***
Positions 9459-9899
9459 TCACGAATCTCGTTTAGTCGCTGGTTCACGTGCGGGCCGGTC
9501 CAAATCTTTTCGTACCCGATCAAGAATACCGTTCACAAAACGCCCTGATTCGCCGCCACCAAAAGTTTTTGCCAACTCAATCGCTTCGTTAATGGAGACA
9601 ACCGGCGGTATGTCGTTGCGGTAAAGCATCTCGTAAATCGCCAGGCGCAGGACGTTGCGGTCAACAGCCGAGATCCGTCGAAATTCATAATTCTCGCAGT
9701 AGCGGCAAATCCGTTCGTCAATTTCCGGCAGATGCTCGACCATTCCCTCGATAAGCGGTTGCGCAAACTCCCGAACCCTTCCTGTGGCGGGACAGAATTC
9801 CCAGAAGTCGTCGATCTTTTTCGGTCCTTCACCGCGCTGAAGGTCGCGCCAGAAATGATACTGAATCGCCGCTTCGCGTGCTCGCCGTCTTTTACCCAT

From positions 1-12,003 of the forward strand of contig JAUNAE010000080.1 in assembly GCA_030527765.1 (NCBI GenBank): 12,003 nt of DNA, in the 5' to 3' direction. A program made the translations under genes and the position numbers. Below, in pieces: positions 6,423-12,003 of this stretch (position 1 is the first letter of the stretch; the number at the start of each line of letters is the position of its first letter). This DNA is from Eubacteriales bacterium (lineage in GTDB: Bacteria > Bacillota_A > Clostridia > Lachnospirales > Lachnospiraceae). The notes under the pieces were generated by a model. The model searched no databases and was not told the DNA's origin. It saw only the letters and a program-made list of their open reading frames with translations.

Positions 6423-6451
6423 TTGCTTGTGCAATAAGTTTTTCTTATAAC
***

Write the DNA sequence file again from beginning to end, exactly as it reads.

Positions 9459-9899
9459 TCACGAATCTCGTTTAGTCGCTGGTTCACGTGCGGGCCGGTC
9501 CAAATCTTTTCGTACCCGATCAAGAATACCGTTCACAAAACGCCCTGATTCGCCGCCACCAAAAGTTTTTGCCAACTCAATCGCTTCGTTAATGGAGACA
9601 ACCGGCGGTATGTCGTTGCGGTAAAGCATCTCGTAAATCGCCAGGCGCAGGACGTTGCGGTCAACAGCCGAGATCCGTCGAAATTCATAATTCTCGCAGT
9701 AGCGGCAAATCCGTTCGTCAATTTCCGGCAGATGCTCGACCATTCCCTCGATAAGCGGTTGCGCAAACTCCCGAACCCTTCCTGTGGCGGGACAGAATTC
9801 CCAGAAGTCGTCGATCTTTTTCGGTCCTTCACCGCGCTGAAGGTCGCGCCAGAAATGATACTGAATCGCCGCTTCGCGTGCTCGCCGTCTTTTACCCAT

From positions 1-12,003 of the forward strand of contig JAUNAE010000080.1 in assembly GCA_030527765.1 (NCBI GenBank): 12,003 nt of DNA, in the 5' to 3' direction. A program made the translations under genes and the position numbers. Below, in pieces: positions 6,423-12,003 of this stretch (position 1 is the first letter of the stretch; the number at the start of each line of letters is the position of its first letter). This DNA is from Eubacteriales bacterium (lineage in GTDB: Bacteria > Bacillota_A > Clostridia > Lachnospirales > Lachnospiraceae). The notes under the pieces were generated by a model. The model searched no databases and was not told the DNA's origin. It saw only the letters and a program-made list of their open reading frames with translations.

Positions 6423-6451
6423 TTGCTTGTGCAATAAGTTTTTCTTATAAC